Preservation of life, not lifestyle, is my concern

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Preservation of life, not lifestyle, is my concern

While I have enormous respect for Peter Singer, I take issue with a number of his comments (‘‘The saving and damaging of lives’’, Comment, 9/10). He acknowledges lockdowns reduce infection rates and save lives. However, he then goes on to suggest that, perhaps, lockdowns cause more harm than good, quoting various sources referring to delayed cancer screening and treatment, age-related life value, and the impact on employment and quality of life.

While these phenomena may result from lockdowns, the degree and severity is based on speculative modelling not necessarily on hard facts. The known, incontrovertible facts are that COVID-19 is highly infectious and deadly and can also cause severe long-term disability. Furthermore, although lockdowns may cause undesirable difficulties, I believe they will be temporary pending the availability of a safe, effective vaccine. The world will eventually recover, as it has done from previous disasters. As a medical practitioner, my main concern is health and the preservation of life, not lifestyle. Lockdowns, however unpleasant and unwanted, preserve lives.
Leslie Chester, Brighton

There are many positives to take into account
Peter Singer proposes expanding the matters considered in assessing the value of pandemic-related lockdowns. This should include the indirect health benefits of the lockdown.

Singer notes the reduction in flu-related premature deaths. Minor coughs and colds have also become far less prevalent. These can be a death sentence for those with pre-existing non-infectious respiratory illness. Reduced air pollution from decreased traffic must also have benefited these vulnerable people, including asthmatics and those with COPD. The lockdown should also have reduced non-respiratory infectious disease and road trauma.

But the largest health impact might result from the demonstration that working from home and remote learning, and decreasing non-essential travel including commuting, can sharply reduce greenhouse gas emissions. If we remember this lesson after the pandemic, we could slow global warming and its potential deleterious health consequences across the globe.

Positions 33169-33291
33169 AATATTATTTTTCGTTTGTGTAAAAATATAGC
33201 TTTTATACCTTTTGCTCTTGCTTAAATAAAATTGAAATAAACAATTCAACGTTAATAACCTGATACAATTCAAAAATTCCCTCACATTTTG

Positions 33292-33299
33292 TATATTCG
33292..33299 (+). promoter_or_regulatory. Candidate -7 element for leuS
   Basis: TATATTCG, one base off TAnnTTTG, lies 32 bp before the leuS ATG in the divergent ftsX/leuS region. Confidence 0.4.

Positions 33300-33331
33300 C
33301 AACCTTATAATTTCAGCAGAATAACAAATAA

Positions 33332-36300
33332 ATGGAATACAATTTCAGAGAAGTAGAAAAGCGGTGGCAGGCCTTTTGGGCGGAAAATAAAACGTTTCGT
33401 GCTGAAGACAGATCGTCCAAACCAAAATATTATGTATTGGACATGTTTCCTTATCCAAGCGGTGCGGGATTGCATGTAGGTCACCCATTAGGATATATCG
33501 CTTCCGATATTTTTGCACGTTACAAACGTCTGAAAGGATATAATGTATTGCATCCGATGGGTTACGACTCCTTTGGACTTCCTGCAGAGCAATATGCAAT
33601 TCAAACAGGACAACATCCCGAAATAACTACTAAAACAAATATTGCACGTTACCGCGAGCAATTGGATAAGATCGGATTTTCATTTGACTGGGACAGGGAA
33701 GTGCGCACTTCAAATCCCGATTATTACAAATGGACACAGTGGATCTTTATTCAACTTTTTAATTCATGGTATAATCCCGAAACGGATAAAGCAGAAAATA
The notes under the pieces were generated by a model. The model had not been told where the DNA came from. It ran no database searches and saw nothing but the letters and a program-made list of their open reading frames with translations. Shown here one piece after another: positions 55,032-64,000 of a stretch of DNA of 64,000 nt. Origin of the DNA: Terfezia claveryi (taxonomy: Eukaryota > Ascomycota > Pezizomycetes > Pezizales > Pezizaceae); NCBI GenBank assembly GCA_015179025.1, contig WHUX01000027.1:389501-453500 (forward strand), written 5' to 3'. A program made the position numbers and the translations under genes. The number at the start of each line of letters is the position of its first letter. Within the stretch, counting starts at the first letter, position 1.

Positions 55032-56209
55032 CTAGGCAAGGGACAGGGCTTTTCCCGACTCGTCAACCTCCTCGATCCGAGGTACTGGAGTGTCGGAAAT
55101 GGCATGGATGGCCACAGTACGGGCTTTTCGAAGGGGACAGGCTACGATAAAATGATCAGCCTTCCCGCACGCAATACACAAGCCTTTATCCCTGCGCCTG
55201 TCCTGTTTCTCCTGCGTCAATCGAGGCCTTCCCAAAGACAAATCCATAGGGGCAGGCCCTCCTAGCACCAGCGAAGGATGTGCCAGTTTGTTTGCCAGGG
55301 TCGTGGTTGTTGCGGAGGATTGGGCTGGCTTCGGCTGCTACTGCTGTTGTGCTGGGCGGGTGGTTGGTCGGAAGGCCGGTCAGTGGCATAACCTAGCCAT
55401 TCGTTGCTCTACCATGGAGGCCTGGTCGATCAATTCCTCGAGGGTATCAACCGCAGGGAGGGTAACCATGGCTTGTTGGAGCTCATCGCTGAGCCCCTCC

Neville Nicholls, School of Earth, Atmosphere and Environment, Monash University

An interesting, but incomplete, analysis
Peter Singer’s clear, dispassionate analysis of the choices between lockdown and greater spread of COVID-19 left me with the impression that, of two very harsh choices, lockdowns are less bad. However, it was almost as if a final few paragraphs went missing, his analysis petered out at the end, so I may be mistaken, but I wish that rigour and balance had carried through to the end of the piece.

Given there are costs – and some collateral benefits – to lockdowns and we must compare those costs with what is likely to happen if infections surge, as they have both here and all over the world, surely Singer can give us an opinion as to the scale of the trade off?
Andrew Cornell, Parkville

This is not a hypothetical parlour game
You have displayed a concerning fascination lately with treating the lockdowns as a simplistic trolley problem, most recently with a piece by Peter Singer, who says no analysis of whether lockdowns were the ‘‘right path’’ is complete without taking into account flow-on effects of unemployment, reduced standards of living, impacts on education, etc.

This is by now a familiar take, but treating COVID responses as a hypothetical parlour game in which some lives are traded off against others reveals not moral wisdom but rather a poverty of imagination.

These musings ignore the question of why structural and systemic forces mean that the trade-off must be considered at all. In a year when millions of jobs were saved by subsidising small businesses with JobKeeper, the JobSeeker rate was raised above the poverty line, funding to mental health and domestic violence services was enormously boosted, and Melbourne’s homeless population was housed, the more relevant moral question you should be posing to ethicists is why any of these things were considered impossible in the past.
Mitchell Edgeworth, St Kilda


Will you cover them?
A number of small business owners, businesses unidentified, bought a full-page ad in The Sunday Age (11/10) under the headline ‘‘Victoria Let’s Be Open!’’ seeking support to break Victoria’s COVID-19 lockdown.

I have some questions for this group. Are your employees full-time or casual? If as a result of their work for you they need to have a COVID-19 test and self-isolate until a test result is received, will you pay them sick leave? Will they have their job after isolating?

If they actually get COVID-19 will they be paid sick leave until they recover? Will they have their job when they recover?

Perhaps, supporting other small businesses, they went to the pub, the gym, the hairdresser, etc, and were exposed. What support will you give them then?

You are calling for change, so what is your alternative plan of action for supporting your workers and the community to maintain a COVID-safe environment going forward?